Required by the government, the UTQG provides comparative manufacturer information. Tires are subjected to a series of government-mandated tests that measure performance in treadwear, traction, and temperature resistance. All testing is done by the tire manufacturer.


Treadwear is a measurement of tread durability. Tested against an industry standard, the assigned numerical grade indicates how well the tread lasts compared to an index standard of 100. A treadwear rating of 200 means the tread wears twice as well as the standard. Actual wear depends on the conditions under which the tire is used. Driving habits, service practices, differences in road surface, and varying climates all affect treadwear.


Traction is a measurement of a tire's ability to stop on wet test surfaces of asphalt and concrete under controlled conditions. Traction grades are assigned by the UTQG system and branded on the sidewall. Traction grade is determined only for straight-ahead, wet braking on concrete and asphalt. It doesn't include cornering, which may also be an important customer performance need.

  • Traction Grade A: The tire performed well on both surfaces.

  • Traction Grade B: The tire performed well on at least one of the surfaces.

  • Traction Grade C: The tire performed poorly on one or both of the surfaces.


The UTQG also provides a measure of resistance to heat generation under normal operating conditions. The test is conducted under predetermined standards for inflation and loading. Excessive speed, underinflation and overloading can all cause adverse heat buildup. Sustained high temperatures can reduce tire durability. Resistance grades are branded on the sidewall.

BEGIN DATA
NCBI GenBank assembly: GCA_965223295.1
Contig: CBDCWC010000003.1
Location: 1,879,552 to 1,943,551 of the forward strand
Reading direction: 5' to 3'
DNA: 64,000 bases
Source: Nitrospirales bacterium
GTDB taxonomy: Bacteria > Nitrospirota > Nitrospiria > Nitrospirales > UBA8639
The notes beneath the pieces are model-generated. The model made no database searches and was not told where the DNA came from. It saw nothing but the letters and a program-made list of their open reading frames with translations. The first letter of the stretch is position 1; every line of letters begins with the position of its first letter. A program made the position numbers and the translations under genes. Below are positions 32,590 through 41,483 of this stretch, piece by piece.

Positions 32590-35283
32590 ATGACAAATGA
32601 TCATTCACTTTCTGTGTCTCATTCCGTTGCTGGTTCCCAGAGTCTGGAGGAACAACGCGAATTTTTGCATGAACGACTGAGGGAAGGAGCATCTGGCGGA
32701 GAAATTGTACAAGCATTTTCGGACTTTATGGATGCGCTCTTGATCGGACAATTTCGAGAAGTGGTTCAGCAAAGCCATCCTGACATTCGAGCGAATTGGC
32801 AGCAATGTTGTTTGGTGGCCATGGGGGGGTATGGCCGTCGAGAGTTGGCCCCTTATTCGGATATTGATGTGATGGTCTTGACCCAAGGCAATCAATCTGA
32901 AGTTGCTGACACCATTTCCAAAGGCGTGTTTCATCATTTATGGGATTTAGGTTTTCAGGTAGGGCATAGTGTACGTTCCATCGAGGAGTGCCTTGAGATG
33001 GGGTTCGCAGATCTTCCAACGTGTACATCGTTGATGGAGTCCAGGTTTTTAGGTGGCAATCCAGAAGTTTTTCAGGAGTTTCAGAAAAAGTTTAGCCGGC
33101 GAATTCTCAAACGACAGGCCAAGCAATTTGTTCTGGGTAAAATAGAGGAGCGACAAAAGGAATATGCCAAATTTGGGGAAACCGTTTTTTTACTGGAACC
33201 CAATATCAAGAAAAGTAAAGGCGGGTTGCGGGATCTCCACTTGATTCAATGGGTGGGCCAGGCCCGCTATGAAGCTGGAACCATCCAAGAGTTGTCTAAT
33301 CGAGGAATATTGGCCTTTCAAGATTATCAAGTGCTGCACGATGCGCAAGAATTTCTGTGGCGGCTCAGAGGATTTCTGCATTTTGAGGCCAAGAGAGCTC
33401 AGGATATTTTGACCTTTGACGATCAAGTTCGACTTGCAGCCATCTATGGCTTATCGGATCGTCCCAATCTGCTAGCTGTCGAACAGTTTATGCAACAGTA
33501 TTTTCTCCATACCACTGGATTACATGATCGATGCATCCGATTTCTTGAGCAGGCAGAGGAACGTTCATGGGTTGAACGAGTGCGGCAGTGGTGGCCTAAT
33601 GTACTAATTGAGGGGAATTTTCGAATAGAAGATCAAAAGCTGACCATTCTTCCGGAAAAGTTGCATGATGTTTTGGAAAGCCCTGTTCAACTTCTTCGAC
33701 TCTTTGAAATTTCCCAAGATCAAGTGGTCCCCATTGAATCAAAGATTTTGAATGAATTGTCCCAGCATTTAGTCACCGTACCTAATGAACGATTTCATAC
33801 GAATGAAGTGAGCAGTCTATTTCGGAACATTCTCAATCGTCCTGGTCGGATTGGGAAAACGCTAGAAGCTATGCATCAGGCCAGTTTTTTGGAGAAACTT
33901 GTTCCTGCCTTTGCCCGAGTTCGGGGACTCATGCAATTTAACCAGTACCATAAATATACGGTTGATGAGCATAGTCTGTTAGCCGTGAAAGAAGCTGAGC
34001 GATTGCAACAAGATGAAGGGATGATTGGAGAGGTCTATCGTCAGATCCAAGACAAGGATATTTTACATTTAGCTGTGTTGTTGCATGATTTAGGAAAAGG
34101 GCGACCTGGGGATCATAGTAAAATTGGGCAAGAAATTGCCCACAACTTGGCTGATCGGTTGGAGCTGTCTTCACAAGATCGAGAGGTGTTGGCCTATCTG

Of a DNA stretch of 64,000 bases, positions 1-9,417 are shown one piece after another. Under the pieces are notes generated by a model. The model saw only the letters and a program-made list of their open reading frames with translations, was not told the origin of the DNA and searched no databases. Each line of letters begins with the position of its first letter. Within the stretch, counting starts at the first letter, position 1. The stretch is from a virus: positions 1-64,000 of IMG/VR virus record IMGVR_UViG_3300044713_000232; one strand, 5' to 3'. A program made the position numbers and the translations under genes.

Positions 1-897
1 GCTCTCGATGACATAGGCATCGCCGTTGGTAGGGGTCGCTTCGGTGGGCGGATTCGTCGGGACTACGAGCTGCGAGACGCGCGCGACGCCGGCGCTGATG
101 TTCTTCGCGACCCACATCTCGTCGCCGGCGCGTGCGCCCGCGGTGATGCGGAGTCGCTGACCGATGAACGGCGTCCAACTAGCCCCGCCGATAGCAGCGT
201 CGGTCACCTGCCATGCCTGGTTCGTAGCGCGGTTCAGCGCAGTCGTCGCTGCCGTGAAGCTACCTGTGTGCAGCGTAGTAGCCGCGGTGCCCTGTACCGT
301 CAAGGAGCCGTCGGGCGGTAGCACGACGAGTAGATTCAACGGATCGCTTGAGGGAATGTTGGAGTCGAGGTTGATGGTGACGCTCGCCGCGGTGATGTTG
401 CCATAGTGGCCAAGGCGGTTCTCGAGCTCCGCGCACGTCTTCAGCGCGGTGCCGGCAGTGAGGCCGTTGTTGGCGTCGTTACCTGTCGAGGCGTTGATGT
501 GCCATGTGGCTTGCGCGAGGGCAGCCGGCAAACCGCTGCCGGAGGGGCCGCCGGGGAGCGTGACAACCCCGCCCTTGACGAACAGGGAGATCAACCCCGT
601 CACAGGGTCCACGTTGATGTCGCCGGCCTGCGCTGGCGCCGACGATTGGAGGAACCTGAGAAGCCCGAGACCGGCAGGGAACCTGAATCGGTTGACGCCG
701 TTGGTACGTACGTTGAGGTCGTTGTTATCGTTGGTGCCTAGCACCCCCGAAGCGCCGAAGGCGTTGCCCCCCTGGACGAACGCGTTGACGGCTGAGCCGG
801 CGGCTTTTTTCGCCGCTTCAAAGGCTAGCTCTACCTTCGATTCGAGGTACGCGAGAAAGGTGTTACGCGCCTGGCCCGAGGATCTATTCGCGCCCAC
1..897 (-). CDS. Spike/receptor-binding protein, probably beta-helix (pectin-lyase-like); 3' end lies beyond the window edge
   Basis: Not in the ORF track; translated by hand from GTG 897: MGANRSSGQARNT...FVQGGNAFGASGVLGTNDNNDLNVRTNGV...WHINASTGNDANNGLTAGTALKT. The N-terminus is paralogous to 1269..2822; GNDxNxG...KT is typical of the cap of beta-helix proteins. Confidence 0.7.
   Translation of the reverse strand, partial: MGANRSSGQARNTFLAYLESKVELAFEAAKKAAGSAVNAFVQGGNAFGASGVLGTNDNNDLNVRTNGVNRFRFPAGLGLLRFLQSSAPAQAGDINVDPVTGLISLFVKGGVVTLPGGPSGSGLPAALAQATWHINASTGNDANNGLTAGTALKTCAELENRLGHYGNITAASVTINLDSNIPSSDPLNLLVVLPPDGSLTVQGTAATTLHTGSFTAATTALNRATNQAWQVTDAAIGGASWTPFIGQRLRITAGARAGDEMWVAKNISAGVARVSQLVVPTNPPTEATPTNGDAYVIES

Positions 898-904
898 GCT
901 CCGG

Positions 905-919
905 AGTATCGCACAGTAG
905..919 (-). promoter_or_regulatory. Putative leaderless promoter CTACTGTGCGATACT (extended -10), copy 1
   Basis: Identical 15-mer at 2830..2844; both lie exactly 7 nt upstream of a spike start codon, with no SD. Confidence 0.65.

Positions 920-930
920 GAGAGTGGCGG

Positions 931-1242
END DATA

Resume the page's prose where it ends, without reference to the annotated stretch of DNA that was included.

• Resistance Grade A: The maximum performance level indicating the tire withstood a half-hour run at 185 kmh without failing.

  • Resistance Grade B: The tire passed 160 kmh but not 185 kmh.

  • Resistance Grade C: The minimum performance level indicating that the tire failed to complete a half-hour at 160 kmh.


DOT is branded on the tire's sidewall indicating the tire is certified by the Department of Transportation. Following the DOT branding is a serial number designating the tire manufacturer, manufacturing plant, tire size and date of manufacture. Federal law requires that tire dealers record the DOT identification numbers, along with the tire buyer's name and address.


If a tire is rated for safe performance in mud and snow, it will be noted on the sidewall of the tire with either M/S, M+S, or M&S. A tire is certified under the definitions set forth by the Rubber Manufacturers Association (RMA).


Tread ply and sidewall ply information, including tire ply composition and materials used, must also be identified. An example would be: Tread: 2 Plies Rayon + 4 Plies Fiberglass Sidewall: 2 Plies Rayon.